South Africa

Social unrest and total blackout warning from Old Mutual CEO

Iain Williamson

Old Mutual CEO, Iain Williamson, warned that South Africa would likely experience social unrest before elections next year, with a grid collapse also on the cards. 

Williamson issued this warning when addressing Bloomberg’s Future of Finance Conference on 1 June along with other South African business leaders. 

Williamson said South Africa faces three prominent risks in 2023:

  • Social unrest
  • Grid failure
  • Sanctions from the country’s stance on the Russia-Ukraine conflict

In the short term, South Africa will see a lot of risk and instability, with significant uncertainty about how the 2024 elections will play out.

“Once we get beyond the election next year, the outlook is better”, with it being the most likely flashpoint for widespread unrest, according to Williamson.

Social unrest can potentially do billions of rands worth of damage and push the South African economy into a deep and protracted recession. 

Williamson noted the rise of protest action in South Africa and raised the possibility of a repeat of the July Riots of 2021 in KwaZulu Natal. 

A grid failure is highly unlikely, but it remains a risk that businesses must be aware of as it will have catastrophic consequences. A blackout can result in unrest, looting, and riots.

Fellow panellists joined Williamson in calling for the government to engage with businesses in building a better future for South Africa.

They said that more action is needed from the government to tackle the energy crisis, logistical inefficiencies, and rampant crime.

Widespread warnings from business sector

Busisiwe Mavuso
Business Leadership South Africa CEO Busisiwe Mavuso

Williamson joins the chorus of South African CEOs and institutions warning about the heightened risk of social unrest. 

PwC’s 26th Global CEO Survey revealed that over two-thirds of Southern African CEOs expect to face disruptions from social unrest in the next 12 months.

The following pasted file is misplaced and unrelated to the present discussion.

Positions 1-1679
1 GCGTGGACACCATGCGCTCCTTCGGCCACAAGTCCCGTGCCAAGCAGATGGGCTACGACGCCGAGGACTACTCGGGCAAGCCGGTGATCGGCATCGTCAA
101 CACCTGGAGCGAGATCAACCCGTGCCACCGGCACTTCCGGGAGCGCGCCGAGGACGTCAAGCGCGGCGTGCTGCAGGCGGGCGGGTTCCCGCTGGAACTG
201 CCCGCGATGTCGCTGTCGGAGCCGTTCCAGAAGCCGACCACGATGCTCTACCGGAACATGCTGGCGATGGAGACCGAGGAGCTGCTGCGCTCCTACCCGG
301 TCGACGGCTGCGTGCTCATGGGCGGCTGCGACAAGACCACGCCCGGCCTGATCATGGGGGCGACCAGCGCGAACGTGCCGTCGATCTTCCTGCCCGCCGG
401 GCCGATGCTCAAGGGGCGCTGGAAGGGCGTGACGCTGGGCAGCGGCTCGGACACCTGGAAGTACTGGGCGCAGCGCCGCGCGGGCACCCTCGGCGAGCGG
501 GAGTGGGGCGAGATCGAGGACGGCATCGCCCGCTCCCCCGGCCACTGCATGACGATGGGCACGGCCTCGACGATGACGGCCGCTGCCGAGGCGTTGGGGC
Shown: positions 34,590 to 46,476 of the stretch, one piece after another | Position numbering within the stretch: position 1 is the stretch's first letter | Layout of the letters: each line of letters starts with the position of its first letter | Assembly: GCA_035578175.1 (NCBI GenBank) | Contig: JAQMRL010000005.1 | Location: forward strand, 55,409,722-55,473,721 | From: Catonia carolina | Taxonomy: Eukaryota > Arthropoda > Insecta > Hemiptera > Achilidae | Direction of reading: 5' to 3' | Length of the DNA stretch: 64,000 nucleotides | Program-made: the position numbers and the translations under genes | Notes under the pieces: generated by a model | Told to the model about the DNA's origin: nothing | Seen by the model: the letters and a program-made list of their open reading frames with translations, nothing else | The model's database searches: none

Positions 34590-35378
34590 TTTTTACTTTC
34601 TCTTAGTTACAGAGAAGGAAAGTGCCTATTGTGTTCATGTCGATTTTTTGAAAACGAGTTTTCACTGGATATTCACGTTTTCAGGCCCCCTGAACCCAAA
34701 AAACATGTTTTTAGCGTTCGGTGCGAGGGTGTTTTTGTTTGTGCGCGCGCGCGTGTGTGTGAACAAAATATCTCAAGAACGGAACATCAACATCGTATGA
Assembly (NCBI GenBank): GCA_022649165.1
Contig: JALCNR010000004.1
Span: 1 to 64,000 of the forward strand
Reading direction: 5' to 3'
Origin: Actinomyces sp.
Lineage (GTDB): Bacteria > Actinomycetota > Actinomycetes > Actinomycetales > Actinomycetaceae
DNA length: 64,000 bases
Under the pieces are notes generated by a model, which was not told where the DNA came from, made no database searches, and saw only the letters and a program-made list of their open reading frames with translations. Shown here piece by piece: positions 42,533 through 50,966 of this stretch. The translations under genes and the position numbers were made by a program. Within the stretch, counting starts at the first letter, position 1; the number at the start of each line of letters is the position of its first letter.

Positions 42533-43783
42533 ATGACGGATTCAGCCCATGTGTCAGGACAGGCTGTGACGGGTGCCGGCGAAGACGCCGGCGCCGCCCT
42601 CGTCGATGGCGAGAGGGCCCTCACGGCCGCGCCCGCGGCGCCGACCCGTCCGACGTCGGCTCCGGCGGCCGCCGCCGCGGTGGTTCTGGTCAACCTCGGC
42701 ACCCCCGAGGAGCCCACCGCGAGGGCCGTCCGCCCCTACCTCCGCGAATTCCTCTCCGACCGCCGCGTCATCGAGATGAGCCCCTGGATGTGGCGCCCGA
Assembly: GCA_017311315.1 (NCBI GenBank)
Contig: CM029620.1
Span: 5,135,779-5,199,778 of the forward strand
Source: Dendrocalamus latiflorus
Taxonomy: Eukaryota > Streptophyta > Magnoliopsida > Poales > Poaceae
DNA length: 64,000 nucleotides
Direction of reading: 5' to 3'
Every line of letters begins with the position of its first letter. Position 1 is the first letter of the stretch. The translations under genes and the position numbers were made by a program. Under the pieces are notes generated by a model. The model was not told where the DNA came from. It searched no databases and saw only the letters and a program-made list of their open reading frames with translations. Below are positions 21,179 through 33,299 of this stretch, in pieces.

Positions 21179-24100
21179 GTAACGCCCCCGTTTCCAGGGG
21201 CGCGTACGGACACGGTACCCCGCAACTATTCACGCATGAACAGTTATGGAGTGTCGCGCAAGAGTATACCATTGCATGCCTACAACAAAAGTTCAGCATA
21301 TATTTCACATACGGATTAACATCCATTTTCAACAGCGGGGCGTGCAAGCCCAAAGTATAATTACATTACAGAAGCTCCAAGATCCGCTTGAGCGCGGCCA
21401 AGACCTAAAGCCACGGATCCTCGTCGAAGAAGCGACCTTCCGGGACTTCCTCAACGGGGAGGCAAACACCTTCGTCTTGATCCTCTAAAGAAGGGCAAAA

46% of CEOs in Africa and 67% in Southern Africa expect their companies to face high or extremely high exposure to threats from social unrest. 

PwC says the heightened fears of social unrest in Southern Africa are due to the region being the world’s most unequal based on income and consumption per capita.

It said the July riots were an example of social unrest in the future.  There was looting, violence, disruption, and the deaths of 354 South Africans.

Business Leadership South Africa CEO, Busi Mavuso, said in February that South Africa faces an “Arab Spring-like revolt” if the government does not take decisive action. 

Mavuso says that “we are in deep trouble” and “need meaningful and targeted interventions that will ensure we don’t end up in the doldrums and we don’t end up as another failed African state”.

This warning has been followed by business leaders in South Africa, with MTN’s CEO, Ralph Mupita, warning that South Africa is at risk of becoming a failed state. 

The fear of social unrest is not only coming from CEOs. 

Allianz’s Social Risk Index (SRI) has also identified South Africa as “highly vulnerable to social unrest in the next 18 months”. 

The South African Special Risk Insurance Association (SASRIA) has also warned of a repeat of the July riots, saying that it cannot afford to cover the country’s businesses should it see a repeat of the riots in the coming years.

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